By Joseph Mathieu
Now 10 years old, Carleton University’s Technology Innovation Management Review (TIM Review) planned to go global from its very first issue.
Launched in July 2007 as the Open Source Business Resource (OSBR), founding editor-in-chief Dru Lavigne wrote in her inaugural editorial: “Initially, the scope of the OSBR will be the province of Ontario, then Canada, and eventually the world.”
At first part of a provincial government-funded project to encourage Ontario’s small and large tech companies, the TIM Review has always emphasized practicality in its 120 issues. The practical applications of research commercialization and knowledge transfer, as well as a large pool of international contributors, has allowed the journal to expand its influence to the rest of Canada and ultimately worldwide.
Published from Carleton’s Technology Innovation Management (TIM) Program, the journal was relaunched as the TIM Review in 2011. It has grown in global relevance thanks to more than 800 contributors in industry, academia and the public sector from 33 different countries, as well as partnerships with like-minded organizations over the years.
“The TIM program built something that is not only still going after 10 years, but has actually grown massively and is making a real international impact,” says current Editor-in-Chief Chris McPhee. “It’s a product of an ecosystem of people and organizations coming together to build something of value to many.”
Ranked one of North America’s best university business incubators, Carleton’s entrepreneur boot camp Lead To Win has sponsored many themed issues and offered contributions from entrepreneurs and mentors of the program. The International Society for Professional Innovation Management (ISPIM) has published 11 TIM Review themed issues on conferences and other events, and has been an instrumental organization for many co-authored articles. And the European Network of Living Labs (ENoLL) has added to the theme of living labs in the TIM Review.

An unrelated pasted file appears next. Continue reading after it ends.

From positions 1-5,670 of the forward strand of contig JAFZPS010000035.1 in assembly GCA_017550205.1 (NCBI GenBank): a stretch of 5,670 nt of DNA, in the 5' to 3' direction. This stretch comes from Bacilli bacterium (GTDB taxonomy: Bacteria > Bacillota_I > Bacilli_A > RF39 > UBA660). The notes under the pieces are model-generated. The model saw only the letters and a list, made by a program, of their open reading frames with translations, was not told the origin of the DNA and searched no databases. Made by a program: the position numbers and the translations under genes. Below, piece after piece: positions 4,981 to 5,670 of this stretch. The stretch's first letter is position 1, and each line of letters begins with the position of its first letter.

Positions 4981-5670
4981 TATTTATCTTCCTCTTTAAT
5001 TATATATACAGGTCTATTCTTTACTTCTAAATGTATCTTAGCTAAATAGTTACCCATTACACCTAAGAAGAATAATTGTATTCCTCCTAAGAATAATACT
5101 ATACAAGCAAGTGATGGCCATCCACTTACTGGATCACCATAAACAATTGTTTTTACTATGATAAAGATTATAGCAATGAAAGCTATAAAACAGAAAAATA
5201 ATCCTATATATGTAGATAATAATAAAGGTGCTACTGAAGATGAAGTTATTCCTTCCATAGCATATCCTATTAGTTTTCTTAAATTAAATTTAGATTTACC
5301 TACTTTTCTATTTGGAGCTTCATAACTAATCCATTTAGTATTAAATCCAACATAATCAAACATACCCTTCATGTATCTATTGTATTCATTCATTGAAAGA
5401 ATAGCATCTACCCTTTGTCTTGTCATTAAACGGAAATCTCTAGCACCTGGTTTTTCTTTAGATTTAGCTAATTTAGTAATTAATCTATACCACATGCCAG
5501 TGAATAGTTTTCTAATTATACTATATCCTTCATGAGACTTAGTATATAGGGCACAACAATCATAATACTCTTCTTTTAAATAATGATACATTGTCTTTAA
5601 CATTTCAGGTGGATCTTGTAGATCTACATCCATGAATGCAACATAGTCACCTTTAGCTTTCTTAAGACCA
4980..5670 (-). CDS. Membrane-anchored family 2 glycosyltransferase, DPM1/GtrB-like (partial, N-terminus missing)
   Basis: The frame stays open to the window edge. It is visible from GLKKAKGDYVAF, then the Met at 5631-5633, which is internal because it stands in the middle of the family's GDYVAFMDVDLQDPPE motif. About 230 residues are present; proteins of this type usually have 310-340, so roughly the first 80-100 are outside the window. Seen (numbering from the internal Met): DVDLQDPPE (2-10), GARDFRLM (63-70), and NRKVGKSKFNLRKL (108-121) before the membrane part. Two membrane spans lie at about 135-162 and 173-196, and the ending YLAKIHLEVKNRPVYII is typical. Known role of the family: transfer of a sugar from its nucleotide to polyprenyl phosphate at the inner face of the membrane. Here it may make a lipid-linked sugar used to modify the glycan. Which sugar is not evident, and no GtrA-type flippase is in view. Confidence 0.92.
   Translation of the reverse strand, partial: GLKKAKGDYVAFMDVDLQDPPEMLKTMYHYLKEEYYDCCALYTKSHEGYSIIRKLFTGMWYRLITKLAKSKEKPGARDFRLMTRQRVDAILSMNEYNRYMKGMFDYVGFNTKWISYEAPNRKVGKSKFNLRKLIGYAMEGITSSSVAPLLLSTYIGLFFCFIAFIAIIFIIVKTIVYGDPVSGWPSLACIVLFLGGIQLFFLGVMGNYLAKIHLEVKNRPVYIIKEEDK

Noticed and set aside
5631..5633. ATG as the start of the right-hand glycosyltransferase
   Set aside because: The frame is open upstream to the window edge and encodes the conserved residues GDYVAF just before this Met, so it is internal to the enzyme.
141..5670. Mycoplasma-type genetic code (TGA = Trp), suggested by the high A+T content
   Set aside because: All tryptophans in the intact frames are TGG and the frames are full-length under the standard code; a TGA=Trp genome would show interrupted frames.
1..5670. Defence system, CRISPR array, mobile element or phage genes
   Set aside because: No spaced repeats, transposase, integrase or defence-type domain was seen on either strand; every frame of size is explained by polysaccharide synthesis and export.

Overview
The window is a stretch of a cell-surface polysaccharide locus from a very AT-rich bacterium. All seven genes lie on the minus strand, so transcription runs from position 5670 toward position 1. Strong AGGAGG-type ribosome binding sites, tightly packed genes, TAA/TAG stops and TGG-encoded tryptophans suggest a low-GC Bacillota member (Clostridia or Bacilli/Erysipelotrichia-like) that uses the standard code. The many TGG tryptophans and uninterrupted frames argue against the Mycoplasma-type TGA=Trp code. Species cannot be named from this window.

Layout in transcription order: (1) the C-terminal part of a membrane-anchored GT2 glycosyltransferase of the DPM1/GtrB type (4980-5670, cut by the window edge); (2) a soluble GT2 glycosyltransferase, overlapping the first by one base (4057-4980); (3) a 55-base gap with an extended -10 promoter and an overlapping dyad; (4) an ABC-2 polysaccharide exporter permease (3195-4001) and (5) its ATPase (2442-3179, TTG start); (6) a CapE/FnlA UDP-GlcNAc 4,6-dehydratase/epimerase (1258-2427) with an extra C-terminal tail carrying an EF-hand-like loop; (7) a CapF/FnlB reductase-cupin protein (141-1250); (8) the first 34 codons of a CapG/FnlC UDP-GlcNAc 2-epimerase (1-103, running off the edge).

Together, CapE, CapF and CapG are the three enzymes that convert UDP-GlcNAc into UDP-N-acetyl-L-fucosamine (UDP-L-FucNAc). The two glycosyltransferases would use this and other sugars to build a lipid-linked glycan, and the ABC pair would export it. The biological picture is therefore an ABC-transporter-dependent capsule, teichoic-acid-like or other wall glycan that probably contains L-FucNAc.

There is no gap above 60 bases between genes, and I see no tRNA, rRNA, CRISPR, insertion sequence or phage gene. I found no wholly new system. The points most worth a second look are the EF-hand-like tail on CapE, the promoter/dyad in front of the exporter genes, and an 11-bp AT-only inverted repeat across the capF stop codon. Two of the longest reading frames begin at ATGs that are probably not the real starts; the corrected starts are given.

Over the decade, the rigorously peer-reviewed journal has brought together many diverse perspectives on issues and trends relevant to technology businesses. Today the journal reaches an average of 25,000 monthly readers, its website has attracted more than one million visitors, and its publications have generated almost 2,900 citations. Nearly a third of its readers are from Asia (31 per cent), 30 per cent are from the Americas and 26 per cent are from Europe.
In an article commemorating the 10-year anniversary called “Reflecting on 10 Years of the TIM Review,” co-authors McPhee, Teemu Santonen of Finland’s Laurea University of Applied Sciences, and Carleton’s Ahmed Shah and Ali Nazari identified its most prominent themes using topic modelling, which is a text-mining technique.
The themes are open source business, technology entrepreneurship, growing a business, research approaches, social innovation, living labs and cybersecurity.
McPhee and his co-authors also looked ahead to the next 10 years of the journal, stating that the TIM Review will continue to provide benefits to its readers, contributors and stakeholders through innovative technologies, community building and even higher growth than in its first 10 years.